While Veterans Day was officially Sunday, Monday is probably when many will actually recognize it because they get a day off. Congress designated November 11 as a national holiday recognizing the service of veterans in 1938. While I’ve always been grateful for the sacrifices made by veterans, my recognition has been limited to flying an American flag or occasionally attending a parade. Beyond that, I can’t say I’ve ever been fully aware of the meaning of the day or the sacrifices we honor. This Veterans Day and every one after will be different.
A few weeks ago, our son Jack left for basic training in the US Army. It was his choice and he seemed to make it with all of the calculus any parent would hope such an important choice would involve. The decision came from a mix of moral conviction and social utility. He said he wanted to serve our nation, learn to work with drones and see the world. When we initially learned of his plans we experienced a range of emotions, from extreme pride to extreme anxiety. Our little boy was all grown up and charting his path. And like so many before, our son wanted to serve his nation.
To me Jack is the prototypical soldier. He’s tough, scrappy and smart. And most importantly, he’s a survivor, which could come in pretty handy depending on his assignment.
Jack came to us at age 11 as a foster child. To say he had a rough childhood up to that point would be an understatement. He was wounded, distrustful and traumatized from things that he had no control over. As with all of our kids, we fell in love with him and since he literally had no other place to go, we decided to adopt him. The intervening years were hard and the healing slow. But heal he did.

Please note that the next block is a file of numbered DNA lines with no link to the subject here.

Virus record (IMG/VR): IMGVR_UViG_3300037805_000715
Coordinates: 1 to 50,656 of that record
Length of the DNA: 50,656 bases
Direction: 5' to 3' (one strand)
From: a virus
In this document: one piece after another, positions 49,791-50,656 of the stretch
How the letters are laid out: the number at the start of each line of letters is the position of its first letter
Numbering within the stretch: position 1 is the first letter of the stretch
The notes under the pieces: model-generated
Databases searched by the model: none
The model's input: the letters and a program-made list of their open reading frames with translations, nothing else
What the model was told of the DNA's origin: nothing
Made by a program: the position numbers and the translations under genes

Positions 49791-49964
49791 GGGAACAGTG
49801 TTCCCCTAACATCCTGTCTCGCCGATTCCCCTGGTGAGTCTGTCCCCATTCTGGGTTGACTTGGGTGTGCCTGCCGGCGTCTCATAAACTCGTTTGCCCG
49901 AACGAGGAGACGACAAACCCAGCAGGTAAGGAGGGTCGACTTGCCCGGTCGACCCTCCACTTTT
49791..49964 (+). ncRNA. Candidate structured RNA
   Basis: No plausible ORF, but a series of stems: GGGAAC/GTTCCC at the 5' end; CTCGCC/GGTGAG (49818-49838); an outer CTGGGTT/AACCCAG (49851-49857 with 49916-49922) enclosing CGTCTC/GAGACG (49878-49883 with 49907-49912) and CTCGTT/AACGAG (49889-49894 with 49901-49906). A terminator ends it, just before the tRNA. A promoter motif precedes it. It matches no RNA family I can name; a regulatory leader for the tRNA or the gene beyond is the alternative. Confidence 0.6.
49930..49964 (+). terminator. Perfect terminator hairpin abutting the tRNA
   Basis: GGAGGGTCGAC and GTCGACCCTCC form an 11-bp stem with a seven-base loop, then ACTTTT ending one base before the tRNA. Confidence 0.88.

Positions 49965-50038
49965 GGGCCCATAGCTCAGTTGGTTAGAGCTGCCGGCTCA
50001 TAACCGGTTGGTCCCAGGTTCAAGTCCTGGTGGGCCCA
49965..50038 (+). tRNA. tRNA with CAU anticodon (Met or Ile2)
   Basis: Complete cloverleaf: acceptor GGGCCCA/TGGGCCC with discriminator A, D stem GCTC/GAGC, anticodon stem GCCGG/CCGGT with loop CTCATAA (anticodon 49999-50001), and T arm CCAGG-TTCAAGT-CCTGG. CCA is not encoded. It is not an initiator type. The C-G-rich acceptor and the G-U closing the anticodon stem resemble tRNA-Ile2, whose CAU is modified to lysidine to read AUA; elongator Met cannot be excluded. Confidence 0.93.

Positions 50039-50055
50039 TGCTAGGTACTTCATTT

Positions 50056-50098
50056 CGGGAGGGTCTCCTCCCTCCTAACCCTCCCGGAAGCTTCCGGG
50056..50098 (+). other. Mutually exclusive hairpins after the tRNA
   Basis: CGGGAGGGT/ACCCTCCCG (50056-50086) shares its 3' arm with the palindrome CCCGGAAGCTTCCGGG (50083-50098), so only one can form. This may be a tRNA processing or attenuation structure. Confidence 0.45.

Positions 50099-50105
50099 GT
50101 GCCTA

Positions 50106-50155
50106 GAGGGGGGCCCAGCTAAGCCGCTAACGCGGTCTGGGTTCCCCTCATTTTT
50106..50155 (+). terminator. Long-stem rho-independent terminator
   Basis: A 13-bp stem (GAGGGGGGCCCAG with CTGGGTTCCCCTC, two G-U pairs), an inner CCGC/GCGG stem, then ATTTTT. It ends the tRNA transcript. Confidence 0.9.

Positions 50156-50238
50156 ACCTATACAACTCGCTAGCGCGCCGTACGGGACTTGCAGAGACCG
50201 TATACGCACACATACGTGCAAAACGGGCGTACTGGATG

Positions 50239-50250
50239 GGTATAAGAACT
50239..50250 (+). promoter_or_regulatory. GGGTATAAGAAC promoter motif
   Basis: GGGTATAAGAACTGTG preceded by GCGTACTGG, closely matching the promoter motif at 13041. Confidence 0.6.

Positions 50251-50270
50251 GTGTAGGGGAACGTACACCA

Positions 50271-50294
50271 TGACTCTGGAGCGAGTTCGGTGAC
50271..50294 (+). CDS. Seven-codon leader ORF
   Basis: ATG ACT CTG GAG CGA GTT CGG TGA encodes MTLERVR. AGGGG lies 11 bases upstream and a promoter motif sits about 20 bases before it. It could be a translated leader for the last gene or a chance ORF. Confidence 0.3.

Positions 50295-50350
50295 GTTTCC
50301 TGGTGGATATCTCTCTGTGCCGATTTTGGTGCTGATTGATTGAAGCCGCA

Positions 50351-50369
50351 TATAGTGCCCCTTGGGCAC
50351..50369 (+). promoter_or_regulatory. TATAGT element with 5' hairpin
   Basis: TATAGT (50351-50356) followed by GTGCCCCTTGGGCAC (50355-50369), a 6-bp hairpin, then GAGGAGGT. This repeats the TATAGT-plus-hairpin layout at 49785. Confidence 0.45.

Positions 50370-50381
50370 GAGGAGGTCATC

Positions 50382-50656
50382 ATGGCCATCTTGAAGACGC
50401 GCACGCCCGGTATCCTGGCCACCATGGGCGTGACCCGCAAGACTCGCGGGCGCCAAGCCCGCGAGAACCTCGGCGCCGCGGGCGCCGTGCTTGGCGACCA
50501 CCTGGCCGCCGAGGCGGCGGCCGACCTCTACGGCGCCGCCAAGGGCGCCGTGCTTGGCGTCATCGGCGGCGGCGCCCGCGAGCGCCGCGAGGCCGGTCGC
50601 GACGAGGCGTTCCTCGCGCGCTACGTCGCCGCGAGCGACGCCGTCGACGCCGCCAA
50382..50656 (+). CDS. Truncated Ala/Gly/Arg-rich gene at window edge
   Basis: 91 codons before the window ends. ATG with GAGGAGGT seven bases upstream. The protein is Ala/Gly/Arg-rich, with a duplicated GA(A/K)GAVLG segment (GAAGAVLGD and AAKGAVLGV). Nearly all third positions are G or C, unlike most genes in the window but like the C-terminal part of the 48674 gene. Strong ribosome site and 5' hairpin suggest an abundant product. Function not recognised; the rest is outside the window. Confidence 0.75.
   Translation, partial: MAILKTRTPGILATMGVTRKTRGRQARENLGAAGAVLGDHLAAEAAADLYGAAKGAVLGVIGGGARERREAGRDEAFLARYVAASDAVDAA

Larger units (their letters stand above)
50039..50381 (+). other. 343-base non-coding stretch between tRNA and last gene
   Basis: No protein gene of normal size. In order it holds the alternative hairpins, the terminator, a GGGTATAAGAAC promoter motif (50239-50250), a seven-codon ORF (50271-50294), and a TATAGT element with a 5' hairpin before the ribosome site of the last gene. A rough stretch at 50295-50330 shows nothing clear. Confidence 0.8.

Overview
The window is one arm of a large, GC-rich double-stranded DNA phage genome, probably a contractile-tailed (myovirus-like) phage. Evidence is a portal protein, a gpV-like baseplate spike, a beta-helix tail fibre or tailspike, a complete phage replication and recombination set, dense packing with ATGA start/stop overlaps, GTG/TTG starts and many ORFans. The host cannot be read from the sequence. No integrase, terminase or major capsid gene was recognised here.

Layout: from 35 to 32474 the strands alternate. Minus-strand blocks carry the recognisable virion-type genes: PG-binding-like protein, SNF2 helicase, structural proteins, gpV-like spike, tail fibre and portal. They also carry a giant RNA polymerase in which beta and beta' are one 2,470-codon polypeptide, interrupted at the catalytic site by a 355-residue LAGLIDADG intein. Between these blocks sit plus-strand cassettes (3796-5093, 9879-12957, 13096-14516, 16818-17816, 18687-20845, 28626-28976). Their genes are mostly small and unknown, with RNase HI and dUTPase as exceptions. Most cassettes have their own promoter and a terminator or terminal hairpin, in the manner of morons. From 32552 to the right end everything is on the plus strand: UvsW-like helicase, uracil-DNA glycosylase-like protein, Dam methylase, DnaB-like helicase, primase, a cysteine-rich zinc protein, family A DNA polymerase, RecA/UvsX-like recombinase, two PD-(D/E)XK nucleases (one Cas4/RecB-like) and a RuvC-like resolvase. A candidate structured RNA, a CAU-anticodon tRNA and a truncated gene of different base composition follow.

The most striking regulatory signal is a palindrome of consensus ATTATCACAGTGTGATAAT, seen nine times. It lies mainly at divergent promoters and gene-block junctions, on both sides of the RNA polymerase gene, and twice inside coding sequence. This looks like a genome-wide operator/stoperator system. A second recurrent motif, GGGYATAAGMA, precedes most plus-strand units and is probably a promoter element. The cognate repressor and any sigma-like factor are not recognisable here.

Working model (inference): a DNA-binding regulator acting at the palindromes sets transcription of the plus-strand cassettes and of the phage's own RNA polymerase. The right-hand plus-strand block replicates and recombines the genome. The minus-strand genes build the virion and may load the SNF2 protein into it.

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I’ve heard it said that many young men and women enlist because they’re either running away from something or running toward something. I chuckle because I kind of think this aptly describes marriage as well. And I’m guessing for most of our vets their time in service forever marries them to the ideals of sacrifice, hard work and discipline. And without a doubt, it uniquely reinforces in them the true cost of freedom.
When I asked Jack if he was sure this is what he wanted to do, he responded in an unusually emotional way. He said, “Where else but in America can a boy like me end up with fathers like you?” While I’d like to think there are lots of other countries that could happen, maybe the bounty of America, afforded by sacrifice, is to credit. After all, in America who we are is the key to what we are. We are the poorly bred, the unclean and the refuse of other nations. And we will do anything we are damn well able to make something out of ourselves, if just given the chance. Our brothers and sisters in arms are the ones who protect that coveted chance. And since 1973 they’ve done so purely by choice.
So with heartfelt gratitude I’d like to thank all the young men and women who’ve left their families to wear our nation’s uniform. As for Jack, when we dropped him off to ship out to basic training, I hugged him for an extended time. He whispered in my ear, “Thank you for everything.” Trying not to cry, I don’t think I responded. For a lot of reasons I should have said, as I do now, “No Jack, thank you!”